Two years ago, the full-court press was on. President Obama faced a large contingent of military brass pushing for more troops in Afghanistan, especially Army Gen. David Petraeus, then commander of U.S. Central Command.
It goes without saying that the general got nearly everything he wanted. Obama approved an increase of 30,000 troops, including more than 8,000 Marines, and they began deploying in December 2009. The assault on Marjah began just two months later, and the Marine Corps established a full forward-deployed Marine expeditionary force in June 2010.
At the time, it was hard to find strong military advocates who weren’t in favor of the buildup. After all, combat operations in Afghanistan were the “right” war, a mission that everyone from Obama to grizzled right-wing members of Congress agreed on.
It’s through that prism that an opinion piece by Rep. Duncan Hunter, R-Calif., must be read this morning. A reserve Marine officer who infantry experience, he pushed the U.S. adopting a counterterrorism strategy in Afghanistan. It would allow the U.S. to withdraw thousands of troops, but raise questions about whether the country was leaving behind a vacuum easily filled with extremism.
From Hunter’s piece, published in the Washington Times:
After almost 10 years, progress continues, but it remains painstakingly slow. What might have seemed like good strategy years or even months ago is not showing the level of success that justifies continuing the mission with such a large troop presence. The time has come for a change in strategy that begins with a departure from nation-building and counterinsurgency operations – the centerpiece of U.S. efforts in Afghanistan since Mr. Obama took office.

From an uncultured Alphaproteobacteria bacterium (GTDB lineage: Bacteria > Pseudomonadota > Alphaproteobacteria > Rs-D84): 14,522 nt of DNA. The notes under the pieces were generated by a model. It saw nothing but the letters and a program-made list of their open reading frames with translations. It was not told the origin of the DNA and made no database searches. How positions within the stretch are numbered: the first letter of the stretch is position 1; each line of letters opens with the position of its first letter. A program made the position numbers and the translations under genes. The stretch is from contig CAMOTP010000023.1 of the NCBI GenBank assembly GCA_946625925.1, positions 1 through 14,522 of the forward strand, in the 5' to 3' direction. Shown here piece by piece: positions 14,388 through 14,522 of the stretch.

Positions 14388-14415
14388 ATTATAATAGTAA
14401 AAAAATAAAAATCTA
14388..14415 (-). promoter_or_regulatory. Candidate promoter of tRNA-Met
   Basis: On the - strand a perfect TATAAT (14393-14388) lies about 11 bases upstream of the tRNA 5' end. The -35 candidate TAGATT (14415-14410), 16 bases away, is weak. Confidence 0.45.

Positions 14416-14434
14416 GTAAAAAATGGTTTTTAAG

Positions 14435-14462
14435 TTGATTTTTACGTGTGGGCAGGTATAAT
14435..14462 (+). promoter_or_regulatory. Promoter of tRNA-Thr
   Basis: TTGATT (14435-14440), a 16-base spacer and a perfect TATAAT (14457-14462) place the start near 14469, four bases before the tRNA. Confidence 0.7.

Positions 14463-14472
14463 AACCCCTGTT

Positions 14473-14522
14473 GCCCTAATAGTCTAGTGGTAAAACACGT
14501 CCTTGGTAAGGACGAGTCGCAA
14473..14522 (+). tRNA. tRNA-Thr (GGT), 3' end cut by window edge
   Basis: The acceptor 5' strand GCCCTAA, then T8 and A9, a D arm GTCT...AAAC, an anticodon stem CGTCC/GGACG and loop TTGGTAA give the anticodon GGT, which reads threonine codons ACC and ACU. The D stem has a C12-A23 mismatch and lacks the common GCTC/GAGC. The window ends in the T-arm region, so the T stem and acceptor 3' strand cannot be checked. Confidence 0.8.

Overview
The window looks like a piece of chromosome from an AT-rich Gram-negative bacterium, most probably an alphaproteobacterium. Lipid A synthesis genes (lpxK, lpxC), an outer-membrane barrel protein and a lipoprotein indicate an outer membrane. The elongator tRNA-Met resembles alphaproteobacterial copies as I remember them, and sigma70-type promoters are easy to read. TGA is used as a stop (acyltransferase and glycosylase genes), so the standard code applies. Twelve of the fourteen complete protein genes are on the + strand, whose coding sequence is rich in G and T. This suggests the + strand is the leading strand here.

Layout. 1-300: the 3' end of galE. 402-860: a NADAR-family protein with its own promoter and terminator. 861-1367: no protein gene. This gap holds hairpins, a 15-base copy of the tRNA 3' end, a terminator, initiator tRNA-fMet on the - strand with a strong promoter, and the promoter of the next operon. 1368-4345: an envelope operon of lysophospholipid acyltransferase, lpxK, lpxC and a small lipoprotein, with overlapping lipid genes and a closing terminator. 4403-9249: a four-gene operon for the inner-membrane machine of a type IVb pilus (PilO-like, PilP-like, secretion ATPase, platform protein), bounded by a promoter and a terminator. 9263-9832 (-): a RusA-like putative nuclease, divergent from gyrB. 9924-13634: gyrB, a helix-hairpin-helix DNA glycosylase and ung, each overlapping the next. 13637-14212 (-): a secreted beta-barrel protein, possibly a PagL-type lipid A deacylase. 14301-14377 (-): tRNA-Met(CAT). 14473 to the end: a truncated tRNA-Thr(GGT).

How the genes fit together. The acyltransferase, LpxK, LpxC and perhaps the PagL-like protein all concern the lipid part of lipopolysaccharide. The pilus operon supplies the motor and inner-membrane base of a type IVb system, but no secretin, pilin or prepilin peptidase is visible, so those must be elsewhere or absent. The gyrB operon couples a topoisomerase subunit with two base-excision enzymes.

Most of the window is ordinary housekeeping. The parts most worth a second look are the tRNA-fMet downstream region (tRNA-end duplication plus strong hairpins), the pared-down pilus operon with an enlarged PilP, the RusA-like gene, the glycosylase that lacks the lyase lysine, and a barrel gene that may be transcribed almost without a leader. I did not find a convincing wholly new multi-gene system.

Since 2002, more than $18 billion in civilian aid for nation-building projects has been sent to Afghanistan by U.S. taxpayers. This is more than $300 million a month for the development of a country and government replete with corruption, complete absence of Western rule of law and seemingly committed to upholding the status quo, no matter what the ramifications.
Counterterrorism, of course, is the alternate option that Vice President Biden and others pushed as Obama, Petraeus and others settled on an expanded COIN strategy for Afghanistan. Many Republicans and other strong proponents of the military mocked it then, making it noteworthy that Hunter would back it now.
Is it a good idea, though? Would it negate some of the work Marines already have done? Is it necessary anyway, in light of how slow and tenuous progress has been as thousands of military families make monumental, painful sacrifices each year?
Friends and readers, we’d love to hear your thoughts.